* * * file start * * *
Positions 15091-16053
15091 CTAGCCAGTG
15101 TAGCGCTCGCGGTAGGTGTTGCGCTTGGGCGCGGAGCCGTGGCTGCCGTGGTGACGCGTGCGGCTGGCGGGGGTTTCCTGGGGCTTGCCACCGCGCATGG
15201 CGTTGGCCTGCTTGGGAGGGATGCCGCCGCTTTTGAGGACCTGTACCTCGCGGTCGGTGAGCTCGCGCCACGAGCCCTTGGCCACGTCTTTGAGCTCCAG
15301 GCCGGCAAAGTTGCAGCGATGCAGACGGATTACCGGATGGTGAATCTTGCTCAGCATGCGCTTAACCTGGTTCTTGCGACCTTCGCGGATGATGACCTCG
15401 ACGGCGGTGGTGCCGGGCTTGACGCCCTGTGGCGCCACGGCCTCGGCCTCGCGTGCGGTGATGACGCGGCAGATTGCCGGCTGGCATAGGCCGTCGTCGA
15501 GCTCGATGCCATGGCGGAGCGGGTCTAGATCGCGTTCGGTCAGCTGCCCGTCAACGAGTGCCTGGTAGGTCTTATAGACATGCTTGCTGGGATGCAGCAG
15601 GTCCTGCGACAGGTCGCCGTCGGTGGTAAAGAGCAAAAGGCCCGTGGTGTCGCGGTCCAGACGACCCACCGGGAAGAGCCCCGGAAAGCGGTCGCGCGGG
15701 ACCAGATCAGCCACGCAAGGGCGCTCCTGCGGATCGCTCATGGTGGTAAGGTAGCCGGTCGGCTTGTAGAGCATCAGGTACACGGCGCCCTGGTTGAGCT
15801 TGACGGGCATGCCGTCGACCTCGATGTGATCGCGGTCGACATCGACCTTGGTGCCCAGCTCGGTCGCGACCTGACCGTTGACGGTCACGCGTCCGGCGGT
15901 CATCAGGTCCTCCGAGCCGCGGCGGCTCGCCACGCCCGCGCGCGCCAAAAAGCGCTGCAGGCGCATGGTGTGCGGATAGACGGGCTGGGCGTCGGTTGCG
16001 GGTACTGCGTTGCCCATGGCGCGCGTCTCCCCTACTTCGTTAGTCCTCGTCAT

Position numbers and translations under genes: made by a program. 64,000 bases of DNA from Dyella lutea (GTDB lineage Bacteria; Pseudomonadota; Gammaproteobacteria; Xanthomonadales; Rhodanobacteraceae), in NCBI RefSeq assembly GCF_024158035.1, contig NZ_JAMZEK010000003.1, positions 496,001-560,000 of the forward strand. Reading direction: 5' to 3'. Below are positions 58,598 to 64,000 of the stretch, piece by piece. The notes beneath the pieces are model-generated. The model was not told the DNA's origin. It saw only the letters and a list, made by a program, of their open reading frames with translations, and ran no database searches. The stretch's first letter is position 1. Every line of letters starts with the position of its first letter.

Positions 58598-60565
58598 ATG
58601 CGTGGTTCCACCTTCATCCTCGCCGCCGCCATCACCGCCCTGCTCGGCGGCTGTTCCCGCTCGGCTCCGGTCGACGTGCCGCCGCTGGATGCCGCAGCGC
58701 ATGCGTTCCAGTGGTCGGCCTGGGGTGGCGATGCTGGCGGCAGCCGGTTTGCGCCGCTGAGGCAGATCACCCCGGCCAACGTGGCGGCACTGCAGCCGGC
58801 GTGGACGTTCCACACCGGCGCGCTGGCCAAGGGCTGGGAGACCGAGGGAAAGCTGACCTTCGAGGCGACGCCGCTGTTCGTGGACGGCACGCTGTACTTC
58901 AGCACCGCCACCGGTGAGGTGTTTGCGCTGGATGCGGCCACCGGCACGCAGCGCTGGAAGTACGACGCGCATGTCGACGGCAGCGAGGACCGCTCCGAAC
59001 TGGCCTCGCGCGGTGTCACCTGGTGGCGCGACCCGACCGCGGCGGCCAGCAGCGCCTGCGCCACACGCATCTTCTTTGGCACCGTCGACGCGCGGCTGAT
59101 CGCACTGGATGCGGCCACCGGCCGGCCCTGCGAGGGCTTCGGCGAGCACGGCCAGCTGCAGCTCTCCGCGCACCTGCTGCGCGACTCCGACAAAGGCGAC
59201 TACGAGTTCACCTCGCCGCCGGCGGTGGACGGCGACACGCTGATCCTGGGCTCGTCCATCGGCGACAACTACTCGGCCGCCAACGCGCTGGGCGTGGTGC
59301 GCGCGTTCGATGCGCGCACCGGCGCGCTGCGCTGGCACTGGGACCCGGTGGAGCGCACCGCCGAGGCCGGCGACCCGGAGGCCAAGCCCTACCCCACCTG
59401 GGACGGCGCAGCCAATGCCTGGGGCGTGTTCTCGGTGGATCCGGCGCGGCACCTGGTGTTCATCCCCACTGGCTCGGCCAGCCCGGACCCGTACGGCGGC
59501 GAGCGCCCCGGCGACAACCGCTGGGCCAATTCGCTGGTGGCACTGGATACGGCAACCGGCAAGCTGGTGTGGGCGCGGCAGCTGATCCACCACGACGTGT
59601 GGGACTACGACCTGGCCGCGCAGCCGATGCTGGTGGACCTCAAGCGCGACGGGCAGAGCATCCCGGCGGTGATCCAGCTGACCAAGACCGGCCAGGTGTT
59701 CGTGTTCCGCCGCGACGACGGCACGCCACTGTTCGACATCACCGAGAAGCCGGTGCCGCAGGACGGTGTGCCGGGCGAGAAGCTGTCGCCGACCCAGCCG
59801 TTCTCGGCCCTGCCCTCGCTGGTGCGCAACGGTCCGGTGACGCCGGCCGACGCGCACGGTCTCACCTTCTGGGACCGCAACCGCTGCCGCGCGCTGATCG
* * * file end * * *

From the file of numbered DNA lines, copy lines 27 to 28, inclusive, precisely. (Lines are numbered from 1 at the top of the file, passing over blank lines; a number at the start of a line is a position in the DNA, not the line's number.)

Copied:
59701 CGTGTTCCGCCGCGACGACGGCACGCCACTGTTCGACATCACCGAGAAGCCGGTGCCGCAGGACGGTGTGCCGGGCGAGAAGCTGTCGCCGACCCAGCCG
59801 TTCTCGGCCCTGCCCTCGCTGGTGCGCAACGGTCCGGTGACGCCGGCCGACGCGCACGGTCTCACCTTCTGGGACCGCAACCGCTGCCGCGCGCTGATCG